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and abruptly. His mind was uncommonly active; it was naturally formed for investigation, and so attached to truth and fact, that he despised all unfounded speculation, proceeding always with caution upon the solid ground of experiment.

At the same time, his acuteness in observing the result of these experiments, his ingenuity in contriving and his adroitness in conducting them, enabled him to deduce from them advantages which others would not have derived. Unaccustomed in early life to that routine of education which employs youth in collecting and retaining the ideas of others, and in flooding the mind with error in the pursuit of knowledge, John Hunter, awed by no names, and careless of antiquity, came to the task of physiological and surgical inquiry, and of comparative anatomy, with the determination of looking for truth, where he could alone be sure truth was to be found—in nature, and of testing all his hypotheses in the severest manner by experiment.

Unlike many others who have earned a spurious fame, Hunter was no systematist; he did not devote his life to any theory, and laughed at the empirical doctrines with which his predecessors in the sciences to which he devoted himself were wont to veil their ignorance of the laws of nature, or their indifference to her operations. John Hunter read little, but observed much; in this way only do men become great. Knowledge, with mean minds, is a stream of water descending from one generation to another, through successive strata, taking a tinge of mud from one, of dirt from another, as it may happen. With a mind truly great, knowledge bubbles up, pure and undefiled, from its original fount, coming fresh from the heart of earth, and flung out upon the surface, without admixture, without adulteration.

After the decease of this great man, the premises he had occupied at Earl's Court were converted to the purposes of a gaming-house; or, as the newspapers of the day chose humorously to express it, for the dissection of pigeons, and preparation of flat-fish.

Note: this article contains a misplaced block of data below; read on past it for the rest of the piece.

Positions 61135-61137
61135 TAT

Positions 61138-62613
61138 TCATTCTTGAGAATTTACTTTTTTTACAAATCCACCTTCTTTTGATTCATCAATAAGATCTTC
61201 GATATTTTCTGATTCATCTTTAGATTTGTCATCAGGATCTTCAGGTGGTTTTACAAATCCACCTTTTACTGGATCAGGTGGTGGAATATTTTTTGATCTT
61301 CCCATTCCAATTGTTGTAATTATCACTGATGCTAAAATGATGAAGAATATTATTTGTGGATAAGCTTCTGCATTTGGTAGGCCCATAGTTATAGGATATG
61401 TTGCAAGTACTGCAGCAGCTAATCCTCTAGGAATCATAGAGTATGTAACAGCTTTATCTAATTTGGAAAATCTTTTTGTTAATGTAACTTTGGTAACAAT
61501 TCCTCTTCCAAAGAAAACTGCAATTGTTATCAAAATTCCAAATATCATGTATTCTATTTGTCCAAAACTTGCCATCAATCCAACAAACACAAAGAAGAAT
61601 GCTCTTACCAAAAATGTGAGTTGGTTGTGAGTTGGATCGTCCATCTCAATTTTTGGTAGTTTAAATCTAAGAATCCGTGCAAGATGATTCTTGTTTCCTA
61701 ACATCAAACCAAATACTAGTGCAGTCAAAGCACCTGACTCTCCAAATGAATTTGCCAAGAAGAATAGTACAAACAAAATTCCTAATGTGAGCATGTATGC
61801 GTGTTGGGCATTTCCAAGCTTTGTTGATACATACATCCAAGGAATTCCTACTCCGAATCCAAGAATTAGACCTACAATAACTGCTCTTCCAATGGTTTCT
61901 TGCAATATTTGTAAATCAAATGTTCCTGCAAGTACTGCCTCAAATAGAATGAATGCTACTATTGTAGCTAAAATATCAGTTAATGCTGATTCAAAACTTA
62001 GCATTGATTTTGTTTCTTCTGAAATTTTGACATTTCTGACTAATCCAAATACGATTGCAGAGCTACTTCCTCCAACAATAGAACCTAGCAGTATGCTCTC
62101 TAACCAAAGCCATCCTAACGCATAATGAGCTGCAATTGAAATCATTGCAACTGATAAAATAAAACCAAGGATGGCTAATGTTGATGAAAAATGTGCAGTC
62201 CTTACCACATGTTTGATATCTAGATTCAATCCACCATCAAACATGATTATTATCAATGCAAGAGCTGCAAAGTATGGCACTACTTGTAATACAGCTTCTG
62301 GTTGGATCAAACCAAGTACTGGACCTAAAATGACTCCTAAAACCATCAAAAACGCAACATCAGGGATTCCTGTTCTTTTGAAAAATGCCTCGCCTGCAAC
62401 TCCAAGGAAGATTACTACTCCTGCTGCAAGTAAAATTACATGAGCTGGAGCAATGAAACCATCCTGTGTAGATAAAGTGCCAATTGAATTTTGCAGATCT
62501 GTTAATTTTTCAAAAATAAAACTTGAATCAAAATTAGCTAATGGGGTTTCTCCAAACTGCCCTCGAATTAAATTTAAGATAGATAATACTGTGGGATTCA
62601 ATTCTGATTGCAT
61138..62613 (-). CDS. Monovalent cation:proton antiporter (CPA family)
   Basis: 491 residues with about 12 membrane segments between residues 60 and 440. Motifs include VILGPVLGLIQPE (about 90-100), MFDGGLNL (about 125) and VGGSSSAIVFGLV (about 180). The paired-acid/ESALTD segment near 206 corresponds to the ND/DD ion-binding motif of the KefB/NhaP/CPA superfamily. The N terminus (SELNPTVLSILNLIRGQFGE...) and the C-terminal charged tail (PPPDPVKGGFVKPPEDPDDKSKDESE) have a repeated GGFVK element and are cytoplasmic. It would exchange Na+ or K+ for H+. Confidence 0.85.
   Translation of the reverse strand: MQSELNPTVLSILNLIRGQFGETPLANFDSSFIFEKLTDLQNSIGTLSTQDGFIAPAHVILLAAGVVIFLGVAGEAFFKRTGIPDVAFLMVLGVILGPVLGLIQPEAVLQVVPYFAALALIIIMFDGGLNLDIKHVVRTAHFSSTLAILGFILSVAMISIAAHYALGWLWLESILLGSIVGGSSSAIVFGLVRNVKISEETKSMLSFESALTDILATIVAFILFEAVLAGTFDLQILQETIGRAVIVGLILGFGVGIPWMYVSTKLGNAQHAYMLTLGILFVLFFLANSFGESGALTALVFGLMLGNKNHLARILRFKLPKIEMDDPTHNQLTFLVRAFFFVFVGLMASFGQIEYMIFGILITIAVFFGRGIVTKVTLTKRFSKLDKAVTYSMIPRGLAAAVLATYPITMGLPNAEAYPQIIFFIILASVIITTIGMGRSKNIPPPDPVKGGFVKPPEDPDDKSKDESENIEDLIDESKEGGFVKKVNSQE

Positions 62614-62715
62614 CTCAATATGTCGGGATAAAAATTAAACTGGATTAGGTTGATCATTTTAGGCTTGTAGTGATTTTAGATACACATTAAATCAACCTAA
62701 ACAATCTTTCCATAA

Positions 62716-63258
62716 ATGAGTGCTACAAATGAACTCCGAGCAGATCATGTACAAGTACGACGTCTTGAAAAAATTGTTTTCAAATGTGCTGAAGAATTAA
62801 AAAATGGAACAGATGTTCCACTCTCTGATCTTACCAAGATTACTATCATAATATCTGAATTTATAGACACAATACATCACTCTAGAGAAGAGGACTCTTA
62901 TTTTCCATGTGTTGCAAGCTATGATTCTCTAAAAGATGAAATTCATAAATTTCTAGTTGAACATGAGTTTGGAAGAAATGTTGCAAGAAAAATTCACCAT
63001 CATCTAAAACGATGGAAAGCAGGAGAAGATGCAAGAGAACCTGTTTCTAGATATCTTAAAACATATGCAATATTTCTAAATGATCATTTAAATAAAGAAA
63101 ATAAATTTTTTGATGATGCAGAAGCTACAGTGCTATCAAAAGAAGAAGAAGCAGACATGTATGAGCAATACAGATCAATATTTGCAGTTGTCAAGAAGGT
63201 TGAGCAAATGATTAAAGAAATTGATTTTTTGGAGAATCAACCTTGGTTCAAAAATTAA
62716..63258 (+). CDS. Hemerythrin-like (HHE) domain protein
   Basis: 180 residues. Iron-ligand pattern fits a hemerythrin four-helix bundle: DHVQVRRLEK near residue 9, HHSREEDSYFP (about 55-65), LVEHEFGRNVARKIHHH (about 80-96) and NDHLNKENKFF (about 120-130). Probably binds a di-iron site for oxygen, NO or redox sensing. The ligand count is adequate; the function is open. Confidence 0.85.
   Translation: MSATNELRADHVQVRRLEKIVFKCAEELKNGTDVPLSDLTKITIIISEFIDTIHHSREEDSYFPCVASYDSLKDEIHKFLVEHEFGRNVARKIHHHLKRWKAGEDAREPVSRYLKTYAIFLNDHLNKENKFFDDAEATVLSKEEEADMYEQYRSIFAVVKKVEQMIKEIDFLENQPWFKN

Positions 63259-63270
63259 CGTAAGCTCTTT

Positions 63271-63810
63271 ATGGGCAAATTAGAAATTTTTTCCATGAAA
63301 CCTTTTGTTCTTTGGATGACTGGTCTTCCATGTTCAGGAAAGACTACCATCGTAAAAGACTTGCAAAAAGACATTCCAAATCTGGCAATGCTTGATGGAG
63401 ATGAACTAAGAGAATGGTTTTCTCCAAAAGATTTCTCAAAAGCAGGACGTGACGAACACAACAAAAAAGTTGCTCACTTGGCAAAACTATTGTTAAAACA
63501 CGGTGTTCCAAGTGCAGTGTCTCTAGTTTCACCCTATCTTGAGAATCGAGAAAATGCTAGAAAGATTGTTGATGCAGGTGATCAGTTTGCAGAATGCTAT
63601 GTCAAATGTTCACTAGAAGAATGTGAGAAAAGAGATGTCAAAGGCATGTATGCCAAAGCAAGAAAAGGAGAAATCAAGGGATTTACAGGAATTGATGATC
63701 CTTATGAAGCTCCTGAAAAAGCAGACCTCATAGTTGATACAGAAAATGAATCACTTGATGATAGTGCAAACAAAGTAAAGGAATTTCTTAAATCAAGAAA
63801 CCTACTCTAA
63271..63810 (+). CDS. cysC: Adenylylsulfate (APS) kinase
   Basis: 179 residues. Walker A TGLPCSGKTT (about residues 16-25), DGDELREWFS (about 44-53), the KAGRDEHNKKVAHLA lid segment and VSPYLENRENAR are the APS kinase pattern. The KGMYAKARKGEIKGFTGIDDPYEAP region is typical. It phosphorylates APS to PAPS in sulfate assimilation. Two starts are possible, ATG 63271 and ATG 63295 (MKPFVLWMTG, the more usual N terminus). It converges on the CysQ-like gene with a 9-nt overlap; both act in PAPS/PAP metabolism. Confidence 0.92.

From Kensington our traveller makes his way, by a choice of routes (for which we refer him to the map in our preceding number), to the classic village, or rather town, of Richmond.

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Richmond received its present name by royal command in the reign of Henry VII., who was Earl of Richmond in Yorkshire. “In Domesday Book it is not mentioned. A record of nearly the same antiquity calls it Syenes, the name was afterwards spelt Schene and Sheen: some writers, founding their conjectures upon the latter word, which signifies bright or splendid, have supposed it to be expressive of the magnificence of the ancient palace.”

This classic spot, which is to London what Frascati may be supposed to have been in the palmy days of Imperial Rome, is one of those places of which we are in the habit of forming preconceived notions and ideal pictures; and we are therefore delighted or disappointed in proportion to the harmony of the real Richmond with the Richmond of our imagination.

Our preconceived idea of Richmond was that of a retired village, consisting of a few humble cottages nestling at the foot of a hill, or rather mountain, difficult of access, capped with barren rocks or purple heath, and commanding, as it were a time-worn fortress, the subjacent country. Finding our village, as we had always heard it termed, a large modern well-built town, we were somewhat disappointed; but this feeling soon gave way to more pleasurable emotions, when we began to reflect upon the historical associations connected with this, the most richly-associated spot of English ground.